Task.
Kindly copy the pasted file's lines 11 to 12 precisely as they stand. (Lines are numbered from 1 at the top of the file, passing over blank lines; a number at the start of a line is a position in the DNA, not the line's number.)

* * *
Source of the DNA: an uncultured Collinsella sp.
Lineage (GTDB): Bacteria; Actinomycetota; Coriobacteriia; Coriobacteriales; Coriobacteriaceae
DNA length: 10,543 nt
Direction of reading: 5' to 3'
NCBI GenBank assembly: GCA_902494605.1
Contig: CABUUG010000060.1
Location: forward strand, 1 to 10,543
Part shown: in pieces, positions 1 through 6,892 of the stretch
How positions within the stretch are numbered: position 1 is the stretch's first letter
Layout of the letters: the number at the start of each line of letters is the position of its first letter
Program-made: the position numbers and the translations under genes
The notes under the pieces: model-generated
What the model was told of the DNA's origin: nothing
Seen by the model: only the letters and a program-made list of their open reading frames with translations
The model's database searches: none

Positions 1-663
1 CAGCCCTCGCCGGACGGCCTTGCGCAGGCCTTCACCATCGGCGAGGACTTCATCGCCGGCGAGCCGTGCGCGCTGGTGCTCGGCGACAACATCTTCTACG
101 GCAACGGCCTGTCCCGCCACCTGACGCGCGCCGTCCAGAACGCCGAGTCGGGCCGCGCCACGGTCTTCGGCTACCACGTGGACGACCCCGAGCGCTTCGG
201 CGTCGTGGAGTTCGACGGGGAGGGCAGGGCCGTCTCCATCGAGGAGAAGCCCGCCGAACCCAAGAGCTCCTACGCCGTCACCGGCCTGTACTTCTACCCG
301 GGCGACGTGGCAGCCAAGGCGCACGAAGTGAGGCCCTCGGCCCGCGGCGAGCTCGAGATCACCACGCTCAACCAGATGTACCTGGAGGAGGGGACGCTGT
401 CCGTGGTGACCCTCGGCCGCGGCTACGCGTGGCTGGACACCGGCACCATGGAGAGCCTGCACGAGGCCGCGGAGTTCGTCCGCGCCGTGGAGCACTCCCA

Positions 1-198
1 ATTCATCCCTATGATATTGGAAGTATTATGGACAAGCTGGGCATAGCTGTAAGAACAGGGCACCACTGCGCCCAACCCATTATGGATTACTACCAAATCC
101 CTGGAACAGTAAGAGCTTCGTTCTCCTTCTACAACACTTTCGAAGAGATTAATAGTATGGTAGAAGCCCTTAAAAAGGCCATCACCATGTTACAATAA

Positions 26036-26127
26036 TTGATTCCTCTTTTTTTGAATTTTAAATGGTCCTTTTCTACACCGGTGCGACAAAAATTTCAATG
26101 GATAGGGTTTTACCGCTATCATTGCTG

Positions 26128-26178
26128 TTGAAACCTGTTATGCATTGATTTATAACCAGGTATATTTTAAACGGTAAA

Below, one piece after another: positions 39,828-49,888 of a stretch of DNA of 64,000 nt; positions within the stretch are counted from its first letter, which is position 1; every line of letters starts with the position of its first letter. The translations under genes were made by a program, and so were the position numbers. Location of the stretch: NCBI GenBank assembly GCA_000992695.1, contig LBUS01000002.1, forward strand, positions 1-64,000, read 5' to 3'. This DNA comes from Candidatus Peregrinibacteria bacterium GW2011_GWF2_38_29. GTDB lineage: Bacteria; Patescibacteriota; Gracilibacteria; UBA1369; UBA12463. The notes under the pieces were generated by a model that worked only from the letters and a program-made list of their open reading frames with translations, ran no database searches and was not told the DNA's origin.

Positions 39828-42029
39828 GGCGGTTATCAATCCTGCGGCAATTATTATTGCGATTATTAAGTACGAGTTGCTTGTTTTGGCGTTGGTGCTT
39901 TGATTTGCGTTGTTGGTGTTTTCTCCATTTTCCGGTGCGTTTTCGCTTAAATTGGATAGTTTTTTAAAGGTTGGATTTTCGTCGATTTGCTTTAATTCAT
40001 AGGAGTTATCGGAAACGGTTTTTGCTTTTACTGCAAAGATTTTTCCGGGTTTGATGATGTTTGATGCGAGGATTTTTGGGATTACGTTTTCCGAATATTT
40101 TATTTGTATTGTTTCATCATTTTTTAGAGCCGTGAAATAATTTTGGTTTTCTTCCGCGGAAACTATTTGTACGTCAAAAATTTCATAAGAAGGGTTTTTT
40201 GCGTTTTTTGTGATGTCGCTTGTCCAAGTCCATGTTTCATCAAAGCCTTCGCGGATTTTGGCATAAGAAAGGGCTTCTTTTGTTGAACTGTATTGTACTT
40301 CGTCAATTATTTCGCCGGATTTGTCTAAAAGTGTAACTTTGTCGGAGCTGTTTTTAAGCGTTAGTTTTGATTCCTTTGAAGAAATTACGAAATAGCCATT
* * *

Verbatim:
Program-made: the position numbers and the translations under genes
The notes under the pieces: model-generated